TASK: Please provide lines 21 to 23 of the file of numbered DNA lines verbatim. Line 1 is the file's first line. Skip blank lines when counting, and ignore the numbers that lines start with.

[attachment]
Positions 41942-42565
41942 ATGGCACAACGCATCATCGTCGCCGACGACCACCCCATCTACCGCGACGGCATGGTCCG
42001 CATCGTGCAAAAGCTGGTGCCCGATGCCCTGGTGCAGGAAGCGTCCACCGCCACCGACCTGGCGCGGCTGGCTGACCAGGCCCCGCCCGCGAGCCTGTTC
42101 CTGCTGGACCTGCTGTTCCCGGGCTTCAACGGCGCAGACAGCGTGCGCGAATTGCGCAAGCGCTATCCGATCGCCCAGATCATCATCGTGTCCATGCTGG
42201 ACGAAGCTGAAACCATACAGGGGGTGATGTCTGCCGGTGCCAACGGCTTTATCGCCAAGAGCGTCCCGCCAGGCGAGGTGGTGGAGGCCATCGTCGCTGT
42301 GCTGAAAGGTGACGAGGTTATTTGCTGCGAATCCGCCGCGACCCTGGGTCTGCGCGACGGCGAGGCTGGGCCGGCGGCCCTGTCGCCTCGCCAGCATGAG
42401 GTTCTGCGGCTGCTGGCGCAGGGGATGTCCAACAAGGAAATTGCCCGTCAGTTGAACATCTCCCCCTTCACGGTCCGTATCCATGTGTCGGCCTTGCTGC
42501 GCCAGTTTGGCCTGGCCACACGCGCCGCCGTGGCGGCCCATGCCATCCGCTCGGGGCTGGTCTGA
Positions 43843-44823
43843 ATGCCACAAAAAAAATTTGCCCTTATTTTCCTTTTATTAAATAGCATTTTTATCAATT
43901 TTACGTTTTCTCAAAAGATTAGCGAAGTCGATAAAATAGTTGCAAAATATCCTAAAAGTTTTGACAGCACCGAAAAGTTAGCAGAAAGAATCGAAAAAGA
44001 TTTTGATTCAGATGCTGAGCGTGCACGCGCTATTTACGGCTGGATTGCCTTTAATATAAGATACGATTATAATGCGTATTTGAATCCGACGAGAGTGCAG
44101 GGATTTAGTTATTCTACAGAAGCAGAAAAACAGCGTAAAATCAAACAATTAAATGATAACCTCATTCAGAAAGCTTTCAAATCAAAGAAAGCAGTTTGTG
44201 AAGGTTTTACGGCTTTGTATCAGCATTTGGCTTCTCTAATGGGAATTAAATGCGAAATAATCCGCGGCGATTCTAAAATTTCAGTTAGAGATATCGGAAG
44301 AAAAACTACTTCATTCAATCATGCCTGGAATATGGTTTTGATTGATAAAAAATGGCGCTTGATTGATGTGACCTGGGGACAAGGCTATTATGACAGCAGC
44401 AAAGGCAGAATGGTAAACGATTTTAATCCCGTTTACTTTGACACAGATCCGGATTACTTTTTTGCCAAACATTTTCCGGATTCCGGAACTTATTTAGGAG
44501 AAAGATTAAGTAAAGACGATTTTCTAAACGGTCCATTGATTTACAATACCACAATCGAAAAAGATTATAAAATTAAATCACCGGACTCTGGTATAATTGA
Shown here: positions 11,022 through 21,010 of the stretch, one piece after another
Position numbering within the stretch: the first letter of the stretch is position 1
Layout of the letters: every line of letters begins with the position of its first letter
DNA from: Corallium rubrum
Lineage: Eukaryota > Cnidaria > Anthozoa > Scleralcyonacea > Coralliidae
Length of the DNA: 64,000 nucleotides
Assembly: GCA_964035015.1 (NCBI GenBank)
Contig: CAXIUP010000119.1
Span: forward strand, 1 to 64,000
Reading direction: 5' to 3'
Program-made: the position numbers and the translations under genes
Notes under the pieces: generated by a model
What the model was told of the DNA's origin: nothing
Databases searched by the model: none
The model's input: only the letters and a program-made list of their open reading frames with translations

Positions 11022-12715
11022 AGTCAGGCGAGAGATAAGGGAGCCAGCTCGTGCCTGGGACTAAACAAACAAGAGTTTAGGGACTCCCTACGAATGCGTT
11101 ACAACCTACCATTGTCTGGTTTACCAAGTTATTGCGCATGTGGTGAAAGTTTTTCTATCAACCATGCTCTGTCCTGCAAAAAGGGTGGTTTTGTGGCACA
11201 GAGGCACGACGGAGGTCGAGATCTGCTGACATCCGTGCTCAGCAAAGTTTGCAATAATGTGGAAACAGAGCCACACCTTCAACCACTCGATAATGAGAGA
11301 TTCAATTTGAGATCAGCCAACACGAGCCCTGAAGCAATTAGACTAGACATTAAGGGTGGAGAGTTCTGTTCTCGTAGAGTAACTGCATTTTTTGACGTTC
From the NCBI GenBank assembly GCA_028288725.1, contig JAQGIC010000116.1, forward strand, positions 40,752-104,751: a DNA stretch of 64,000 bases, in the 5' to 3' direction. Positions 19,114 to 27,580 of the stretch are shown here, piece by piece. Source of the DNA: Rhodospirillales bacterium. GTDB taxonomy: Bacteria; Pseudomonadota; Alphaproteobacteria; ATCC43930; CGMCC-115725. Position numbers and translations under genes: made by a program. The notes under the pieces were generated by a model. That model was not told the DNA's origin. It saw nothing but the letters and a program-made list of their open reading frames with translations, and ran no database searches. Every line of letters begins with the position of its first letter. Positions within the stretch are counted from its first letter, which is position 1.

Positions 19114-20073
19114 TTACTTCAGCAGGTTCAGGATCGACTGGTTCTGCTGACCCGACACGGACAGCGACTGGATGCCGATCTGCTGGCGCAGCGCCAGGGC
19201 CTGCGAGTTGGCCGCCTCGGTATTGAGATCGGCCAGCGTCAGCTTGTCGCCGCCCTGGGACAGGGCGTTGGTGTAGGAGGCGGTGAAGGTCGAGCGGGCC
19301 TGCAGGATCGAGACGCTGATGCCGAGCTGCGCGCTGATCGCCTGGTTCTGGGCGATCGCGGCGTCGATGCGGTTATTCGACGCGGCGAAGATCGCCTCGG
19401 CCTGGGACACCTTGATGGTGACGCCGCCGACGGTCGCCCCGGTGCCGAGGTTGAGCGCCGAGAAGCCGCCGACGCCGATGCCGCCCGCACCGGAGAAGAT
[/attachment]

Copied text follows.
DNA from: Corallium rubrum
Lineage: Eukaryota > Cnidaria > Anthozoa > Scleralcyonacea > Coralliidae
Length of the DNA: 64,000 nucleotides